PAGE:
–Showing them the exit: Greece’s back is to the wall; its time has run out; it is stuck between a rock and a hard place with other rocks waiting to fall on its collective head; etc. Europe’s response to Greece’s overwhelming «no» vote on July 5th came through late last night. There will be no concessions made to Greece. On the contrary, by early Friday morning Greece must submit to its creditors a new bail-out proposal, which contains more cuts and more significant reforms than those in the offer voters rejected last Sunday.
If it does, Greece’s European partners will decide on Sunday whether to accept or reject the plan. If they accept it, or something like it, new discussions on a long-run bail-out programme (lasting 2-3 years) can begin, and the European Central Bank (ECB) will presumably step in to prevent Greek banks from collapsing.
If they reject it, the ECB will withdrawal all emergency liquidity aid to Greek banks, essentially forcing the Greek government to issue an alternative currency to prevent a massive collapse of the banking system. That’s assuming Greece’s troubled banks don’t begin failing between now and Friday.
– The great leap backward: China looks like it is following the model pretty closely, having reached stage four already. The Shanghai Composite rose 130% between September 2014 and June 12 this year and has fallen 31% since then, with another 6% decline today. More than half of all Chinese stocks are now suspended from trading.
– Where there’s a will, there’s a way to buy votes: Britain’s government had a budget deficit of 5.2% of GDP in the past financial year and is aiming to eliminate that shortfall by 2018-2019. As a result, this week’s Budget is expected to reveal a £12 billion ($18.7 billion) crackdown on welfare spending.
– A Caribbean fuse: Puerto Rico, like Greece, added to its problems by borrowing profligately to fund generous public payrolls at artificially low interest rates—in Greece’s case because lenders assumed the European Union would back the debt; in Puerto Rico’s because income from its bonds is tax-exempt for mainlanders. Both have seen their tax bases dwindle as younger workers have emigrated: Puerto Rico’s population has shrunk by 10% over the past decade. Resolving this impasse will require intervention from America’s federal government. Congress could appoint a committee to administer the territory’s finances, allow Puerto Rico’s state-owned firms to declare bankruptcy or bail out the island directly.
– New York Stock Exchange Suspends Trading in All Securities: The New York Stock Exchange halted trading in all securities for an undisclosed reason. Stocks listed on the exchange continued to trade on other markets such as the Nasdaq Stock Market. The halt took effect at 11:32 a.m. in New York. Sara Rich, an NYSE spokeswoman, didn’t immediately reply to an e-mail seeking comment. Kevin Callahan, a spokesman for the Securities and Exchange Commission, declined to comment.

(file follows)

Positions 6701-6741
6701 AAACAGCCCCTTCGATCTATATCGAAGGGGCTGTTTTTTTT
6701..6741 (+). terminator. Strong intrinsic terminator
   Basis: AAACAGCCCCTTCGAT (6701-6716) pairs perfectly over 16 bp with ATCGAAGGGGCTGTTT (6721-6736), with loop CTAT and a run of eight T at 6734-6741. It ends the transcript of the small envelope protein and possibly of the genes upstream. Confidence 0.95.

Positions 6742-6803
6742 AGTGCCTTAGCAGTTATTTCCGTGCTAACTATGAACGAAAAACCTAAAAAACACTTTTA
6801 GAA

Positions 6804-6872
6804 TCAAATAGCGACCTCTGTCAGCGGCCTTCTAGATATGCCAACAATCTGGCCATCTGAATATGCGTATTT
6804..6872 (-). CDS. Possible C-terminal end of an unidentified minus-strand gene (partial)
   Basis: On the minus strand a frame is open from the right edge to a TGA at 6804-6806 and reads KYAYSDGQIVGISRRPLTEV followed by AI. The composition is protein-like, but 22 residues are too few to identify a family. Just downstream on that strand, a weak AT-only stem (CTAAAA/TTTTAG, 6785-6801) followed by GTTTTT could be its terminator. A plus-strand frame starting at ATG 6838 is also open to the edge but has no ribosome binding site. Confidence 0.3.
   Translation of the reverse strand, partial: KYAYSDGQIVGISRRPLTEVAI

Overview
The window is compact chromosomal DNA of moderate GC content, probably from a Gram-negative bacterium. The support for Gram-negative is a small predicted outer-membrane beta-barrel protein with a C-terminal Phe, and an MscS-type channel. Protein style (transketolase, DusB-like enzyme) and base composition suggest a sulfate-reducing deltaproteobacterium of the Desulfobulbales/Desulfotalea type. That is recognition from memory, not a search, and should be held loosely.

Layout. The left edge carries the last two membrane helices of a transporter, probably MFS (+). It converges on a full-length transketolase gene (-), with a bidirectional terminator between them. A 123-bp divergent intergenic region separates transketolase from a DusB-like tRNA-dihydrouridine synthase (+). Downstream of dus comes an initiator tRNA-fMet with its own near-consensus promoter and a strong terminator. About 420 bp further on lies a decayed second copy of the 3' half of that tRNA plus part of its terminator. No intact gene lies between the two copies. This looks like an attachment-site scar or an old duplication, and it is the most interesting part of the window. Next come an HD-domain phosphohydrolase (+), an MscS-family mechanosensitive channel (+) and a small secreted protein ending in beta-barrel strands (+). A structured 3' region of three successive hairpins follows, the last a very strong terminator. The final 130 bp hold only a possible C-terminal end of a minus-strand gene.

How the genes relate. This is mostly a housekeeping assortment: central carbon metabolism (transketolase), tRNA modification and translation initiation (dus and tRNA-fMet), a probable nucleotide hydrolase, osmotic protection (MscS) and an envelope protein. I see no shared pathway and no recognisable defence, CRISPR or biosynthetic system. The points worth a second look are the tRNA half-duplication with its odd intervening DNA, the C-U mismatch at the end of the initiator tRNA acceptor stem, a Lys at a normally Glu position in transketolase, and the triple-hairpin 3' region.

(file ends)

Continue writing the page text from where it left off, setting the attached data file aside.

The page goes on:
–Here Are Central Banks That Have Been Getting It Right — and Wrong: The best forecaster of all: the International Monetary Fund. It beat the Bank of Canada, the winner in the rankings, more often than not on growth and inflation. But the IMF doesn’t have a national mandate to set interest rates or deploy other tools, which is a key reason central banks exist and the motive for their forecasts. The projections are cranked into guidance on future policy moves that banks are offering more than ever — guidance that gets used by companies and governments for their own decisions.
The Bloomberg analysis shows central banks’ performance has improved as the crisis eased. Since 2012, as the European debt crisis started to fade, they’ve mostly had lower forecast errors for either growth, or inflation, or both. The BOE had one of the biggest improvements, with its forecast error for inflation falling to 0.68 percentage point from 1.23. The BOJ is still struggling with its growth projections, with the average error rising to 2.1 percentage points from 1.39 point.
– Pension Funds Look Outside U.S. to Fortify Investment Returns: Facing a $2 trillion unpaid tab for benefits to retirees, U.S. public pension funds are chasing higher returns in emerging markets overseas, even though such stocks have trailed their U.S. counterparts for the past five years. The largest fund, the $302 billion California Public Employees’ Retirement System, has about half of its stocks outside of the U.S., with almost 10 percent in emerging markets. The second-largest, the California State Teachers’ Retirement System, is considering a push into emerging markets as it re-calibrates its mix of $193 billion in assets.
–Alibaba to JD.Com Plunge as Investors Flee From All Things China: U.S.-traded Chinese stocks plunged the most in four years as the rout that’s wiped $3.2 trillion from the value of mainland equities spreads. Chinese American depositary receipts tumbled 5.1 percent as of 12:42 p.m. in New York, extending their slump to 18 percent from this year’s high. Alibaba Group Holding Ltd. tumbled to the lowest since its initial public offering, while JD.com Inc. sank as much as 12 percent.
Stocks fell in the U.S. after the Shanghai Composite Index sank for the fourth time in five days as government measures to stabilize mainland markets failed to stop a retail investor selling spree. Even after the median price-to-earnings ratio in China dropped to 55 from 108 at the height of the rally in June, valuations are more than twice as high as those on the Standard & Poor’s 500 Index.